Newspaper article The Canadian Press

Conservative Defence Critic Questions Plan to Send Canadian Peacekeepers to Mali

Newspaper article The Canadian Press

Conservative Defence Critic Questions Plan to Send Canadian Peacekeepers to Mali

Article excerpt

Conservative critic questions Mali mission

--

The Conservative defence critic is questioning the Trudeau government's decision to send peacekeeping troops to the troubled West African nation of Mali.

A senior government source, speaking on condition of anonymity, confirmed late Friday night that Canada will dispatch an aviation task force to Mali as part of a United Nations peacekeeping mission, in a move defence critic James Bezan said raises more questions than answers.

"Why did it take them so long to make this announcement and is this in Canada's national interest or is this in the Liberals' interest?" Bezan said. "Are they making this announcement because of all the criticism they've received for breaking the promise of deploying 600 troops and 150 police officers on UN missions, when we're at the lowest levels in history?"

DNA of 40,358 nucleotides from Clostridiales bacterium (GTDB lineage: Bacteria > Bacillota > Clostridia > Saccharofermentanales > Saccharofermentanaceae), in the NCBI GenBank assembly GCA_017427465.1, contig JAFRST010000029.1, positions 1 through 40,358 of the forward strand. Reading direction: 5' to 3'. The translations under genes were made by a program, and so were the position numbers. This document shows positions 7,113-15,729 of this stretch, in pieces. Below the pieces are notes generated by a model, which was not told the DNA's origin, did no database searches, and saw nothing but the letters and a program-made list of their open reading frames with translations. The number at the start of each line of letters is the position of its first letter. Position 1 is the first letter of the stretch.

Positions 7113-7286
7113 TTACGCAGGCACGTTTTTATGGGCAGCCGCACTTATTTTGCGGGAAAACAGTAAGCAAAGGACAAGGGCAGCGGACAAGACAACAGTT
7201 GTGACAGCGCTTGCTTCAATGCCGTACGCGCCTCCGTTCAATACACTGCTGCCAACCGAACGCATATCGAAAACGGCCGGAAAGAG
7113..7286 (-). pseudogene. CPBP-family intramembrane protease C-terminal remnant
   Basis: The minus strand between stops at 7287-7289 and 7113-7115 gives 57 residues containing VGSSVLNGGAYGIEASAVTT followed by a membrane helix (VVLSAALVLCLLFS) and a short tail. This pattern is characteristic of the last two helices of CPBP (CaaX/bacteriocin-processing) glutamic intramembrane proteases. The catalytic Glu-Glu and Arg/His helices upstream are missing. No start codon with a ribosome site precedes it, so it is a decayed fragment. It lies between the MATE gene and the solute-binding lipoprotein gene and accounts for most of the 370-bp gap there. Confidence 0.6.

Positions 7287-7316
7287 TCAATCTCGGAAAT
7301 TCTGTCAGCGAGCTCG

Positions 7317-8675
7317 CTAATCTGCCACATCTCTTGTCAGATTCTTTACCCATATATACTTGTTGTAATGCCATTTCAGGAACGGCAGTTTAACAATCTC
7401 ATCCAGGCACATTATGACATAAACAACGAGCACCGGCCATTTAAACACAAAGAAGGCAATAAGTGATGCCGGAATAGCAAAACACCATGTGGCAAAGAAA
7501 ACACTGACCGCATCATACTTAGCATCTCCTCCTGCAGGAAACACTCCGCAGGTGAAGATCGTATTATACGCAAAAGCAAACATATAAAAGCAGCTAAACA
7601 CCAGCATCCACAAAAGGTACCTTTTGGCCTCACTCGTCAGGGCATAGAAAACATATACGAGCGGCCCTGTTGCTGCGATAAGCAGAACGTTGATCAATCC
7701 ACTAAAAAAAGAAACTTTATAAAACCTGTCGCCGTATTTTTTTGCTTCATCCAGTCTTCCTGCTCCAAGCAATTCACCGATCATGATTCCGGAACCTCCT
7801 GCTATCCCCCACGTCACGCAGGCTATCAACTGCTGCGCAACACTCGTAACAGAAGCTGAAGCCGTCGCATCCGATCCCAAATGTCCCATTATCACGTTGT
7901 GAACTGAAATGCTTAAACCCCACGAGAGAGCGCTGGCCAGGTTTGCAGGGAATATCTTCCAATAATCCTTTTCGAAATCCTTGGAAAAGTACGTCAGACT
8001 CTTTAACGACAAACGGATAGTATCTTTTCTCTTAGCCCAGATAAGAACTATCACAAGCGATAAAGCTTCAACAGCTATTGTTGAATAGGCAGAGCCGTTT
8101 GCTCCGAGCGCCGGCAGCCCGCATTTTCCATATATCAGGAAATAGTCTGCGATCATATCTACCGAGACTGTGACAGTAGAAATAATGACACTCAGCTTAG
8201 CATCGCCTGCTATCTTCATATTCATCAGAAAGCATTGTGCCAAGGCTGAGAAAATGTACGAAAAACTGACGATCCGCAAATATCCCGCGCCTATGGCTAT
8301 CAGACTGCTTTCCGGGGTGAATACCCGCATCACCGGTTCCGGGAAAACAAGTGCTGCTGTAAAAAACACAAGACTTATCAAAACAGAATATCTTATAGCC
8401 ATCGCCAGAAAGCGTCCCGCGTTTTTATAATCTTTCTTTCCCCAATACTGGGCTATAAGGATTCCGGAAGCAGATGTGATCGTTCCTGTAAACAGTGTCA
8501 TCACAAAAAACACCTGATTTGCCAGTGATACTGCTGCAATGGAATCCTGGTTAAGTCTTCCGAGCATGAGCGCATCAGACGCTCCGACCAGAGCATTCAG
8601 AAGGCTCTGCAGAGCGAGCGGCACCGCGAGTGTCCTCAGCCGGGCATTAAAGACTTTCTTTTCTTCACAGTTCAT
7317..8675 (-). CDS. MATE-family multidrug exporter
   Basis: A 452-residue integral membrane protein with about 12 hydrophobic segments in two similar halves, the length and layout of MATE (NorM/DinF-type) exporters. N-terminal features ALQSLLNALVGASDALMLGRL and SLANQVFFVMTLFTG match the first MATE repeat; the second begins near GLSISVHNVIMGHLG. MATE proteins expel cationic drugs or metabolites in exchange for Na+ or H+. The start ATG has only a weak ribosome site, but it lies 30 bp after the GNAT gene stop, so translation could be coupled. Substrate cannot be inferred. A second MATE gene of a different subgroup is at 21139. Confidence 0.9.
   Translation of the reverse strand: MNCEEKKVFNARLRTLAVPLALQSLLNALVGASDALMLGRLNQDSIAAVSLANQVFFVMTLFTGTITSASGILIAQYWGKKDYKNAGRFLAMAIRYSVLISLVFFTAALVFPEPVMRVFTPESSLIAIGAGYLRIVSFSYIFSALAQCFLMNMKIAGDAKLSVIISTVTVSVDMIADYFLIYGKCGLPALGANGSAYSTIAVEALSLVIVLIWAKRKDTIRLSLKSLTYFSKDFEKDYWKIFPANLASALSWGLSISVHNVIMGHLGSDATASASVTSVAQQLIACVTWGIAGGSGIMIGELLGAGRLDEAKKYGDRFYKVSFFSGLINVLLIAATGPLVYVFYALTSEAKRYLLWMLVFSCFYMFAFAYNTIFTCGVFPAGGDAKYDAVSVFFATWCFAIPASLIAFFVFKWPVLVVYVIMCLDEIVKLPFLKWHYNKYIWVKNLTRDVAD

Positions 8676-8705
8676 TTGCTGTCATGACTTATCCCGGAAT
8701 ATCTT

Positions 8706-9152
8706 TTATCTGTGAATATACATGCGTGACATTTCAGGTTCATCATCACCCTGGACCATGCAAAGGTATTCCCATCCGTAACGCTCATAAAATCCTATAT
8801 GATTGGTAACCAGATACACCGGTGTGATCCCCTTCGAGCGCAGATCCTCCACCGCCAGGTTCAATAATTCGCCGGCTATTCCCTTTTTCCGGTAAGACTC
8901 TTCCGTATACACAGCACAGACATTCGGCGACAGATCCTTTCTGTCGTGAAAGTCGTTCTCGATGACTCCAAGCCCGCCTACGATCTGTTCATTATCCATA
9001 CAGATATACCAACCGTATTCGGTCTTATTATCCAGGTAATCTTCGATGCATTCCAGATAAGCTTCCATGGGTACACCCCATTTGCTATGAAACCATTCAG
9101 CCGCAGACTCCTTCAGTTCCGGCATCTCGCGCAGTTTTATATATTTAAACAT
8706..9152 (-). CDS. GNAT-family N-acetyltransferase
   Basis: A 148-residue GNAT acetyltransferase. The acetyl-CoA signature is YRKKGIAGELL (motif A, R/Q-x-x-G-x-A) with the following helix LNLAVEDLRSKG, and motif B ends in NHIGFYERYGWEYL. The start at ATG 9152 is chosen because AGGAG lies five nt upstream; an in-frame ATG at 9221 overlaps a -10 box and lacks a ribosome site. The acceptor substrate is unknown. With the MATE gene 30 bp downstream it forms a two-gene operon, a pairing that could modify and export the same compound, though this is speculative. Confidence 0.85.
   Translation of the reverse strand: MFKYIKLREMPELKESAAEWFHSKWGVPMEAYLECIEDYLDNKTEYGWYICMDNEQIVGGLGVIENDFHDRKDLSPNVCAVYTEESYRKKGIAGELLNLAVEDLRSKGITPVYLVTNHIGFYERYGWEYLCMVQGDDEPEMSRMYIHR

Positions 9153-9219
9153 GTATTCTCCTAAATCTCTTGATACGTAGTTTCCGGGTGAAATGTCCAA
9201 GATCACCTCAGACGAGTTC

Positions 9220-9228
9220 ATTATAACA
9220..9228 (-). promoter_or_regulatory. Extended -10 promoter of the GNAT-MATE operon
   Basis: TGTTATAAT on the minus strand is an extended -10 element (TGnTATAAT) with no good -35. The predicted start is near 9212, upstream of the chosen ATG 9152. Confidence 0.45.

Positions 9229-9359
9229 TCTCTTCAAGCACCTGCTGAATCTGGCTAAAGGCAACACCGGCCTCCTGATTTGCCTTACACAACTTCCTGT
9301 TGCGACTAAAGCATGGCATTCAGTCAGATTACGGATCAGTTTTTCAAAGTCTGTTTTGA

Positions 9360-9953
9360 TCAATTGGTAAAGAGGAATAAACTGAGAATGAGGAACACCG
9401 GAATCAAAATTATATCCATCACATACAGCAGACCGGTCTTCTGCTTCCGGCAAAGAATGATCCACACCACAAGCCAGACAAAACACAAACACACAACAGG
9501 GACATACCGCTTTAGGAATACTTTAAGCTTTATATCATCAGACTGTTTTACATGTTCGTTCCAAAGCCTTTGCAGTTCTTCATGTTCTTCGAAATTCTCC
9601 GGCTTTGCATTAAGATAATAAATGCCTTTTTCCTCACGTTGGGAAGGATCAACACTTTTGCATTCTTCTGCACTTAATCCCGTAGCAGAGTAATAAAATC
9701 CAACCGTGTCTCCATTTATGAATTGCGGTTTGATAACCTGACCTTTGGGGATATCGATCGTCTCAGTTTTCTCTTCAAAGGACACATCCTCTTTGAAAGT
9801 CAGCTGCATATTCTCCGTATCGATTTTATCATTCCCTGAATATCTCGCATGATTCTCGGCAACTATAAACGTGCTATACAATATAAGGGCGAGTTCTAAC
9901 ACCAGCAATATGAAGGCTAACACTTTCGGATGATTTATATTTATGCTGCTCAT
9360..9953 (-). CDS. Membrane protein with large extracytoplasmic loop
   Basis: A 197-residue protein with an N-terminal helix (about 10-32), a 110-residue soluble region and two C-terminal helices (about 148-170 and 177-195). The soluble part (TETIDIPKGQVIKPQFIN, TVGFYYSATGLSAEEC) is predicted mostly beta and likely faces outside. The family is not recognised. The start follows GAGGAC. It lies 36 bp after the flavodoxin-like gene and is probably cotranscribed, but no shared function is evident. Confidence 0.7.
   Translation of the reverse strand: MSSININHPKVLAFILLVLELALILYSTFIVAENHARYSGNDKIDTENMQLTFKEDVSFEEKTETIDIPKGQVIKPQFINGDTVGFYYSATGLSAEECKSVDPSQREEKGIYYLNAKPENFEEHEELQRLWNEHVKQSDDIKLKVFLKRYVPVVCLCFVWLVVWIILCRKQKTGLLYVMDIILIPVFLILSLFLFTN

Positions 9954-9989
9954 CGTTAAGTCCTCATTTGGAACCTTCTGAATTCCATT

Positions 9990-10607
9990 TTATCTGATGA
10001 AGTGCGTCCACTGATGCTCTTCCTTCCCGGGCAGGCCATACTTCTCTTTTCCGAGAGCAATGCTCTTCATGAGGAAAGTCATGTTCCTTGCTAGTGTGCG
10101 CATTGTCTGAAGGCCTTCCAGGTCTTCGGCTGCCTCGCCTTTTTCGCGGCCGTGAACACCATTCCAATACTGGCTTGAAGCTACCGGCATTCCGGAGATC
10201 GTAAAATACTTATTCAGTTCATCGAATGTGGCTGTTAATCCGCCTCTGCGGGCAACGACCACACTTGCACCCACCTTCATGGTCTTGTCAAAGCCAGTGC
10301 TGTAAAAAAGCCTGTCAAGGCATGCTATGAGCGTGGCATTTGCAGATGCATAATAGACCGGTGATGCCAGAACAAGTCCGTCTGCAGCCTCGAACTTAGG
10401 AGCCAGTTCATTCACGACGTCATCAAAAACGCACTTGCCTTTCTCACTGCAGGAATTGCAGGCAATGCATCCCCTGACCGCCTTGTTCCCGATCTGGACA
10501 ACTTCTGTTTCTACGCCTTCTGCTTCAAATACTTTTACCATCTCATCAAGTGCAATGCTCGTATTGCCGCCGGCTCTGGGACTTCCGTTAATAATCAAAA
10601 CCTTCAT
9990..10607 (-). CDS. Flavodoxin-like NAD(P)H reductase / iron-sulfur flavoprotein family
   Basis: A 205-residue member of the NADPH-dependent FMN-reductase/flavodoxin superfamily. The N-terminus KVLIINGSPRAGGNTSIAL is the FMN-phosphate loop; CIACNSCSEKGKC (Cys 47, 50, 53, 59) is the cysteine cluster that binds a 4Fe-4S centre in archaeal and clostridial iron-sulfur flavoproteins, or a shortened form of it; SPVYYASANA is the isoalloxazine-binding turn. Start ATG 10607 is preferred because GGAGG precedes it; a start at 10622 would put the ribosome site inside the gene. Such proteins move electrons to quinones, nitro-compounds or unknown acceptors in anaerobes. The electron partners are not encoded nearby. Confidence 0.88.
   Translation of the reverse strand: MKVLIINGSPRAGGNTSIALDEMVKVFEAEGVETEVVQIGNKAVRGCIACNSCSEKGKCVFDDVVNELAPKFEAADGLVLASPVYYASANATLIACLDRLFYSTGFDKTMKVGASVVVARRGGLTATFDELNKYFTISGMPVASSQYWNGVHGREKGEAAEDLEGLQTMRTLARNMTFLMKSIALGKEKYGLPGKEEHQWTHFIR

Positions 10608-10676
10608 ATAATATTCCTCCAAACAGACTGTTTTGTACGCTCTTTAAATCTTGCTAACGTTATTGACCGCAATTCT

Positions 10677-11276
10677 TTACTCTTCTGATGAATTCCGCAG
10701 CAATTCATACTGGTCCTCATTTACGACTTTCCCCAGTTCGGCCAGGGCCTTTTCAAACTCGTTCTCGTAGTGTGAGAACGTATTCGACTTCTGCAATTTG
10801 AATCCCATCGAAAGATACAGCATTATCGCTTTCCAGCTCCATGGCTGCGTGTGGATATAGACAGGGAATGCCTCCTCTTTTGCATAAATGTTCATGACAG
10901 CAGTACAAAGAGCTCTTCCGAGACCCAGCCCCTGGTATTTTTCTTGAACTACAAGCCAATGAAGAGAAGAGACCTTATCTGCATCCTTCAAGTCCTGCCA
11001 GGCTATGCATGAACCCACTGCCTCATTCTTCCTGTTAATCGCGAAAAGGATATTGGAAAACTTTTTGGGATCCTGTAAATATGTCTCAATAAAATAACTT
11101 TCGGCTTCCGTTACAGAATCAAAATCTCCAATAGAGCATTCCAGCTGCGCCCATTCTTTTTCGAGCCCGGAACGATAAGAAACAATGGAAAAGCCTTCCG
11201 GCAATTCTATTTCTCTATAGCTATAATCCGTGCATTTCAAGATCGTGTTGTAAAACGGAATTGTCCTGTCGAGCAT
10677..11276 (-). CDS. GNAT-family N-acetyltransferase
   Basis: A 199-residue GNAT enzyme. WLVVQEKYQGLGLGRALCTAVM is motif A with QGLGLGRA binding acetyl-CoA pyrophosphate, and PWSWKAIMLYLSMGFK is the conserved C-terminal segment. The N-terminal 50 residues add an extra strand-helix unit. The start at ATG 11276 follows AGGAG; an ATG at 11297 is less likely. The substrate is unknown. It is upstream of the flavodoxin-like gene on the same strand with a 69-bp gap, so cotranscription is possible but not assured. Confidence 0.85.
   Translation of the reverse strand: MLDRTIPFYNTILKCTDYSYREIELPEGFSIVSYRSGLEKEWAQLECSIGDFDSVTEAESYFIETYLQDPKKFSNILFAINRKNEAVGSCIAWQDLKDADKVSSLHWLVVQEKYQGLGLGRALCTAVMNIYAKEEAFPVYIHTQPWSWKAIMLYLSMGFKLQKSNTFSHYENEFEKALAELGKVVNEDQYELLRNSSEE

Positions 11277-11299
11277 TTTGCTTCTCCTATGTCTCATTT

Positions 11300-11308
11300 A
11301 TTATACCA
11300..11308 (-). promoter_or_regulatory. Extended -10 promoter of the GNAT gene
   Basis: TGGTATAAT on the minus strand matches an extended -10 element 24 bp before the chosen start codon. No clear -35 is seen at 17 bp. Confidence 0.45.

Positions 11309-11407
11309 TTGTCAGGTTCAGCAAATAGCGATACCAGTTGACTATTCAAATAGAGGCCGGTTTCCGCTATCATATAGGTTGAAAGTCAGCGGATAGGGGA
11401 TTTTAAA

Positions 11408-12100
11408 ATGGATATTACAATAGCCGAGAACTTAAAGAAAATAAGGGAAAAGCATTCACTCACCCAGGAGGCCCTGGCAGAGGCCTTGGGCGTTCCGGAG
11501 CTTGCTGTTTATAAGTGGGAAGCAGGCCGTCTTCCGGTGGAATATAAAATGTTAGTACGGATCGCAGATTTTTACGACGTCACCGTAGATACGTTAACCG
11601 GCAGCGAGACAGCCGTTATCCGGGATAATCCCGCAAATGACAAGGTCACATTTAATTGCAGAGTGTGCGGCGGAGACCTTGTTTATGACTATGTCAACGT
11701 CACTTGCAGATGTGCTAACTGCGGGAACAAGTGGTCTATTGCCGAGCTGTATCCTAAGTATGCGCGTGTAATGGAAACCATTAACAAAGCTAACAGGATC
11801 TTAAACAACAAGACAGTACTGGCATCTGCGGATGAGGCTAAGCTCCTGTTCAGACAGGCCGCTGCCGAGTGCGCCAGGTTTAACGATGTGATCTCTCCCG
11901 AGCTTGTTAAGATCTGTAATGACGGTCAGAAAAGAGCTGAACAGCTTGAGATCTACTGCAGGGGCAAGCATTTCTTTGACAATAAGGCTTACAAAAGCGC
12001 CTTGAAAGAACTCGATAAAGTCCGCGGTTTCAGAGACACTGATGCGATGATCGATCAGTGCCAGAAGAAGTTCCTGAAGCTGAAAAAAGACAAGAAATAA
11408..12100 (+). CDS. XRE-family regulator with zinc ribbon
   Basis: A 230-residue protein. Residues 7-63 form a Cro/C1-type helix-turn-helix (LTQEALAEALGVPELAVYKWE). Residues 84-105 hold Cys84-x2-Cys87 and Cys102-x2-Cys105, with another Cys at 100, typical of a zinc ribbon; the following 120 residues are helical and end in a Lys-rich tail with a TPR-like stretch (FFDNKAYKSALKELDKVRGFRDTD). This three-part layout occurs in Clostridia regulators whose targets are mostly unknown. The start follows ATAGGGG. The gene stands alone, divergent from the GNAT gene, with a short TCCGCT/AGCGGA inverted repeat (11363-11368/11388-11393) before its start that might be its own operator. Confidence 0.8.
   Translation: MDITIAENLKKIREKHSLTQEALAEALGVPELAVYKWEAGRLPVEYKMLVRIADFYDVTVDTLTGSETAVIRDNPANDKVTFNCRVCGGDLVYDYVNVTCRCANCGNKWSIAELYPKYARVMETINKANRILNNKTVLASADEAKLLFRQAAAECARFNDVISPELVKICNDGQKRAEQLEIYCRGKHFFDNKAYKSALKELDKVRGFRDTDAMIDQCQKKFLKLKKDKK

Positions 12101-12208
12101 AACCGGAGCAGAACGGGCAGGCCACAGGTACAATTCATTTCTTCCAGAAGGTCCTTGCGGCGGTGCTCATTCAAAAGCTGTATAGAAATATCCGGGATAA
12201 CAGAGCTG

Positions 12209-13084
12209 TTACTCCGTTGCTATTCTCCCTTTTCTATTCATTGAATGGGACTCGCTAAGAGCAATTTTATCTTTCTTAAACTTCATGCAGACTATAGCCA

The government source said the task force will be in Mali for up to 12 months and an official announcement on the deployment will be made Monday.

In terms of troop numbers, Canada is currently at a historic low for participation in peacekeeping missions. Canada had a total of 43 peacekeepers deployed around the world at the end of December, the most recent UN numbers indicate, down from 62 in November.

The decline, largely the result of a reduction in the number of Canadian police officers deployed to Haiti, means Canada has fewer peacekeepers in the field than at any point since the 1950s.

Bezan said the Conservatives want to see Canada involved in more peacekeeping, including in Ukraine. But he said it must be in the national interest and in some cases, it may be preferable to fight under Canadian instead of UN command.

"We know that this is incredibly dangerous," Bezan said. "We support our troops and know they are completely capable of doing it. But we are hesitant about putting our troops in harms way under UN command."

He said peacekeeping decisions should not be made based on nostalgia about blue helmets.

"There is concern about how we are going to keep the peace when we have insurgencies, terrorism, failed states and multiple different missions going at the same time and no answers of how this is in Canada's national interest," he said. …

Search by... Author
Show... All Results Primary Sources Peer-reviewed

Oops!

An unknown error has occurred. Please click the button below to reload the page. If the problem persists, please try again in a little while.